I have learned a lot from participating in short-term mission trips over the years. One great lesson I've learned is the value of working together, and what can happen if everyone does his or her job. Consider for a moment how clean water gets to many people around the world though the means of bio-sand water filters.
Bio-sand water filters are a means of naturally filtering water to remove impurities so it will be safe for human consumption and use. Water is poured through levels of different size rock and sand to remove the impurities. I have had the experience of helping build and install concrete filters in the homes of families with no access to clean water. The process of purifying water is extremely simple, but it takes many different steps to get a filter in place for a family.
THE IMPORTANCE OF SAND
Sand is one important component in providing clean water through this process. One layer that the water runs through in the purification process is sand, which is also one of the ingredients used to make the concrete filters the water is poured though to be purified. Sand is critical to the process from beginning to end.
An important job in providing clean water is washing the sand. If sand is to be one of the layers through which water passes to be purified, then the sand itself needs to be clean. In addition, the sand used to make the concrete for the filter must also be free of impurities. If there is any dirt in the sand mixed with water and cement to make the concrete, the filter will not work. Dirt in the concrete will weaken the structure and cause it to crack, crumble, and leak. The filter will be no good.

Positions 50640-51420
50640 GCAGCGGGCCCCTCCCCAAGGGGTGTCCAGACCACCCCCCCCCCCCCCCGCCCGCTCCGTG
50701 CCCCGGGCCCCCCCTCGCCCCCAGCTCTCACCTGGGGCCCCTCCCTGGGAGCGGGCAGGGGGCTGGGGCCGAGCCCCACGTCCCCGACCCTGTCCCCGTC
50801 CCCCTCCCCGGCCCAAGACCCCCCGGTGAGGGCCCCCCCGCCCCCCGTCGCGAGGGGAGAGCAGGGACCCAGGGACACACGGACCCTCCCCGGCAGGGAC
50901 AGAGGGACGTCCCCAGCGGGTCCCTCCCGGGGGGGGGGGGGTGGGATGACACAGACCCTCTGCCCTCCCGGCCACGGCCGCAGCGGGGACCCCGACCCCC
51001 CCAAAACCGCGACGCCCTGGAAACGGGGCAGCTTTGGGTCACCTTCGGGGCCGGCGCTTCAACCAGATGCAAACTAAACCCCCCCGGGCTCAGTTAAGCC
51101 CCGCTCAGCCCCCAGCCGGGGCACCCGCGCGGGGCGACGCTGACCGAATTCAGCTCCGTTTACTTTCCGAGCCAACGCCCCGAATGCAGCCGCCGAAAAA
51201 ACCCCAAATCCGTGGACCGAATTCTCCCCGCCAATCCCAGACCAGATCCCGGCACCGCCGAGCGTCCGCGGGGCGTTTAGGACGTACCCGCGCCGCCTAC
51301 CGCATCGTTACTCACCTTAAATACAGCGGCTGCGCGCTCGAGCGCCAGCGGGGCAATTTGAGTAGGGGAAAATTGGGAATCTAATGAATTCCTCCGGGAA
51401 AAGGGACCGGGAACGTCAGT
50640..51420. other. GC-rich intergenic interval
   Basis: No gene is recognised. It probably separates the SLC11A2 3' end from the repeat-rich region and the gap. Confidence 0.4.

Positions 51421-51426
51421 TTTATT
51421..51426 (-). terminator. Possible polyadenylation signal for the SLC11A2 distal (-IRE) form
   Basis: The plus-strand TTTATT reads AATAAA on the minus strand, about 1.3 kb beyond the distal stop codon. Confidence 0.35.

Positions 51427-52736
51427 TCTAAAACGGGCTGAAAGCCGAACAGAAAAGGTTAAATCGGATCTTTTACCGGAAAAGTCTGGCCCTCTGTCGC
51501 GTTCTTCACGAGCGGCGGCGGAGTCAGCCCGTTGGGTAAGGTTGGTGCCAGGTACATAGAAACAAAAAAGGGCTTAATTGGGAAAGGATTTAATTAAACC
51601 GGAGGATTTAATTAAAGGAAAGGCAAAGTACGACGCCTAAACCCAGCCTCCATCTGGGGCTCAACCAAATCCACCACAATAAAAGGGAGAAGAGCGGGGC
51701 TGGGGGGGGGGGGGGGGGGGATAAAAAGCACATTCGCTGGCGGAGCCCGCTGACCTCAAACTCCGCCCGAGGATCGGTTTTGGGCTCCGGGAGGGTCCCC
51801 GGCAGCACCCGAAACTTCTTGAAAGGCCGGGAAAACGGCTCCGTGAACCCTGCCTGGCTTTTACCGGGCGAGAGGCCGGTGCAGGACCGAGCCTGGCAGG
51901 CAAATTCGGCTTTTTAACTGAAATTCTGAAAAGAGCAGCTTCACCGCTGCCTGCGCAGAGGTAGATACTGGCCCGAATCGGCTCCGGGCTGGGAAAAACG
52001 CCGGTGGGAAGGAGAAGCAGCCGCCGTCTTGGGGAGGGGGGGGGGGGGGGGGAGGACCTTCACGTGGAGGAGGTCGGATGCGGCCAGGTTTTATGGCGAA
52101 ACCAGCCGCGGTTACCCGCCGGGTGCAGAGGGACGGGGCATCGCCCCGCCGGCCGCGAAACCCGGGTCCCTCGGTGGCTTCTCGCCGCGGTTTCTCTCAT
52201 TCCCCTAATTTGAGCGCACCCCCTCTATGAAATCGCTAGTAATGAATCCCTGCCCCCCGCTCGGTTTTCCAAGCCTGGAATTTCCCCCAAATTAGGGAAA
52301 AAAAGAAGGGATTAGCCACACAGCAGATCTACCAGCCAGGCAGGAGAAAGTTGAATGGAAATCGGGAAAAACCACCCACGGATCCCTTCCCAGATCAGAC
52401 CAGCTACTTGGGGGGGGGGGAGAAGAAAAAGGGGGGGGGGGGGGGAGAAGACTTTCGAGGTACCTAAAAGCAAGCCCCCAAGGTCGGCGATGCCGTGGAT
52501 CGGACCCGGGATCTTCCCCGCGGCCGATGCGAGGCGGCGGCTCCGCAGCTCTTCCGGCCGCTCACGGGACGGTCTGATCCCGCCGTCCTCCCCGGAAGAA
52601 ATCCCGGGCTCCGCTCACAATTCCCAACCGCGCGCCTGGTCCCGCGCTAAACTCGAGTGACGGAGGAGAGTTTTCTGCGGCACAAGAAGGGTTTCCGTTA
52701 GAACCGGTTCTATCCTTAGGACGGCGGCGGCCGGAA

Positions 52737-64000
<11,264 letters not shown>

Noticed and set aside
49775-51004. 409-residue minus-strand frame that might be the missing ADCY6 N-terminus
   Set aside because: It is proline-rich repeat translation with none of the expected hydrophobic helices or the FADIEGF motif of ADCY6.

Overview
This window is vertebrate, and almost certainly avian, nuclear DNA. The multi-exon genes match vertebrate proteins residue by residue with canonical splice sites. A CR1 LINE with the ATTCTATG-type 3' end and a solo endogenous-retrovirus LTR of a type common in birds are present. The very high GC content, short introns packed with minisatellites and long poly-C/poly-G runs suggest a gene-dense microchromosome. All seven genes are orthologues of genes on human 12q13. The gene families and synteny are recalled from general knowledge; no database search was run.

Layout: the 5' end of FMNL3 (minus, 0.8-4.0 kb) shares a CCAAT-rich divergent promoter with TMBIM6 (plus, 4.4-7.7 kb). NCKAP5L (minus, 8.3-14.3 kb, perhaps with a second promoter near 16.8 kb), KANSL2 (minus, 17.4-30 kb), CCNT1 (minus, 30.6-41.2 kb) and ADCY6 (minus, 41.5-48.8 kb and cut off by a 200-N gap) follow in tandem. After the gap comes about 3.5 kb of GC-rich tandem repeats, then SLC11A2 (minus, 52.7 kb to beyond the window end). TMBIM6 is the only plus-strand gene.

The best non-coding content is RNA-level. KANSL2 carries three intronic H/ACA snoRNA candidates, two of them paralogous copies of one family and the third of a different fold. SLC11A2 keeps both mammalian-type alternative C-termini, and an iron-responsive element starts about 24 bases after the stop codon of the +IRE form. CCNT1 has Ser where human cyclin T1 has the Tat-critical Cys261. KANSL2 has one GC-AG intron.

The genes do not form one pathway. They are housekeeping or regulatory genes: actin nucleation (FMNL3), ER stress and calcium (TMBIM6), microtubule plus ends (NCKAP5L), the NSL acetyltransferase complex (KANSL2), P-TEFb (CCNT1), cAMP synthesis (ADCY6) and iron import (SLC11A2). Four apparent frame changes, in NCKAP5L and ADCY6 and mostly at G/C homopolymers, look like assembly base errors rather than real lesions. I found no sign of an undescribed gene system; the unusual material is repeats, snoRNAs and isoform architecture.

Clean sand is essential.
CLEAN SAND = CLEAN WATER
The sand gets clean by the thoroughly unspectacular process of washing and re-washing the sand. Water is poured over the sand, drained, and the process repeated. This happens over and over until all the dirt from the river is washed out. Only then is the sand suitable to make the concrete filter and also be used as a purifying layer for the water to run through.
NOT THE MOST GLAMOROUS JOB
The person washing the sand does not have a glamorous job. The work is monotonous and relatively mindless. There is no demonstration of great strength or amazing creativity. Telling others, “I washed sand on my mission trip" will probably fail to impress. Yet, if someone doesn’t wash the sand - and wash it well - there is no filter, no clean water, and the desired result of the mission trip does not happen. The person who washes sand is of such critical importance to the mission that no one else has a purpose in showing up if the “washer of the sand” doesn’t do his or her job.
Not just on mission trips, but in the life of every disciple every day, we have roles and responsibilities that God has for us to do. Amazing things happen when we all work together, doing our part for the glory of God. Every role is critical to the success of our goal to be light and salt and to bring the life transforming power of the Gospel to Jerusalem, Judea, Samaria, and the Ends of the Earth.